City-dwellers support additional funding for transit while people living in the rurals oppose it, right?
Wrong, at least in the United States:
a majority of rural and urban voters alike believe their home towns would gain from a local transit expansion, according to a new poll released today by the infrastructure reform group Transportation for America (T4A) and the Natural Resources Defense Council (NRDC).
When asked if increased transit investment would help their community, 69 percent of poll respondents answered in the affirmative, including 74 percent of suburbanites and 55 percent of rural residents. Those numbers decreased for a separate question that asked whether transit should get more federal funding, but a majority of voters from both suburban (59 percent) and rural (50 percent) areas remained supportive.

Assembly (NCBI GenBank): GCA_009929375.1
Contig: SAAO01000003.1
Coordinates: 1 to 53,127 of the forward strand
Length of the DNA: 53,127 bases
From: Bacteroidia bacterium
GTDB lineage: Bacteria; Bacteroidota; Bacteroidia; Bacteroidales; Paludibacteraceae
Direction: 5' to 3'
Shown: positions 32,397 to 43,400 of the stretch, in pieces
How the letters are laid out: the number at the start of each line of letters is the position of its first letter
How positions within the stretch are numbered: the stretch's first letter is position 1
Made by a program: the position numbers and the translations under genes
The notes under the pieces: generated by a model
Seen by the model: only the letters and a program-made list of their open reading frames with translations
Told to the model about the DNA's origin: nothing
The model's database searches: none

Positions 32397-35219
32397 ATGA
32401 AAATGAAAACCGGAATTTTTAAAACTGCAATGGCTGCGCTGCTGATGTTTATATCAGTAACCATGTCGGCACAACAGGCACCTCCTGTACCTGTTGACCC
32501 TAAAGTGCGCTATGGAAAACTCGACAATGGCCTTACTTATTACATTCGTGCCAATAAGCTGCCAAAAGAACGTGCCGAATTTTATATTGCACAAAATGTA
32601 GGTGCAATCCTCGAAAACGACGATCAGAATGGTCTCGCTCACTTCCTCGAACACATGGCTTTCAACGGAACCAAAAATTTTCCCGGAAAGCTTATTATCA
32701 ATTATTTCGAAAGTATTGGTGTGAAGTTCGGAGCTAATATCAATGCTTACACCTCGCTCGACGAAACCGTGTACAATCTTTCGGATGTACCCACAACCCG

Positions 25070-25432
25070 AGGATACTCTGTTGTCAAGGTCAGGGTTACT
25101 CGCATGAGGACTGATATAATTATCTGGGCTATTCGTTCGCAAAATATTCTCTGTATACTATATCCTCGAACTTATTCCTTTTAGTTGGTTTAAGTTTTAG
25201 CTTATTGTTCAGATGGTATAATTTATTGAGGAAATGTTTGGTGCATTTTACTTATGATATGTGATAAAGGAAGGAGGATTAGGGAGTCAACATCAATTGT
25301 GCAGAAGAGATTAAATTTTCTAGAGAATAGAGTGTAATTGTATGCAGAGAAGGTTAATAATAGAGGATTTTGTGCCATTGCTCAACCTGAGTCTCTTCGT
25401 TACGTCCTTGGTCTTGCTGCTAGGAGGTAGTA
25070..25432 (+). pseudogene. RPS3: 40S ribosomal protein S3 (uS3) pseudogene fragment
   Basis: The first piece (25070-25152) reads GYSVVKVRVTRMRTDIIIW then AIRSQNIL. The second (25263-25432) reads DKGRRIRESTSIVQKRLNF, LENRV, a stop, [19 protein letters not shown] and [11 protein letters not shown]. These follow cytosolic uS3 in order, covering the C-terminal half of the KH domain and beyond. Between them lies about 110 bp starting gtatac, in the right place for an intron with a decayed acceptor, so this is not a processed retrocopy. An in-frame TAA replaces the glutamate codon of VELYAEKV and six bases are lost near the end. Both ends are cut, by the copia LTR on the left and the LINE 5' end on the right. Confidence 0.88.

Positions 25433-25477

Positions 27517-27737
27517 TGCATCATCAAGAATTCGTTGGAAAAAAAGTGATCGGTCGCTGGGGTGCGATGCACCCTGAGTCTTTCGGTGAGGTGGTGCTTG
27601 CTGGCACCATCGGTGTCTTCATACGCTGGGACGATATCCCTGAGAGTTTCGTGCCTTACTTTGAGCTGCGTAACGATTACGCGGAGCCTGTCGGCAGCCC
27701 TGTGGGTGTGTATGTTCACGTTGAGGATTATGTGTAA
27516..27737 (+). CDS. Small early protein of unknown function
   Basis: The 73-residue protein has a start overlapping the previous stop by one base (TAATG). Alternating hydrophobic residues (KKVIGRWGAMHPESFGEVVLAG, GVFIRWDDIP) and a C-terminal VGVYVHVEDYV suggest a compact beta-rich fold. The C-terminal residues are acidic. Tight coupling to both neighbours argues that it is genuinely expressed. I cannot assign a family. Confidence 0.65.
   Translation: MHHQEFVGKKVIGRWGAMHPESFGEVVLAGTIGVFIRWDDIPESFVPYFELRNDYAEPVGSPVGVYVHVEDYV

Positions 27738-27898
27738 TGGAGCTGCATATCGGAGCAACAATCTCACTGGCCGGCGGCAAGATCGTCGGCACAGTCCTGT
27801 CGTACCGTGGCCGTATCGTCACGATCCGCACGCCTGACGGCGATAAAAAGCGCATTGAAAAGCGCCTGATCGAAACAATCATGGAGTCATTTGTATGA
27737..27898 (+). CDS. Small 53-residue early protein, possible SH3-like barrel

The poll also asked respondents how much they think should be the federal government's share of transit expenditures. The mean response was 37 percent, whereas the actual federal share of transit spending is 19 percent.
For those who point to high rates of driving as proof that most people want to drive, I offer the following quote:
David Metz of Fairbank Maslin Maullin Metz & Associates, one of two pollsters who worked on the survey, told reporters that its conclusion was clear: "Americans want more transportation options than they have today," he said. "The vast majority of Americans say they have no choice but to drive as much as they do and that they would like to drive less."
That would be America, the automotive capital of the industrialized world.
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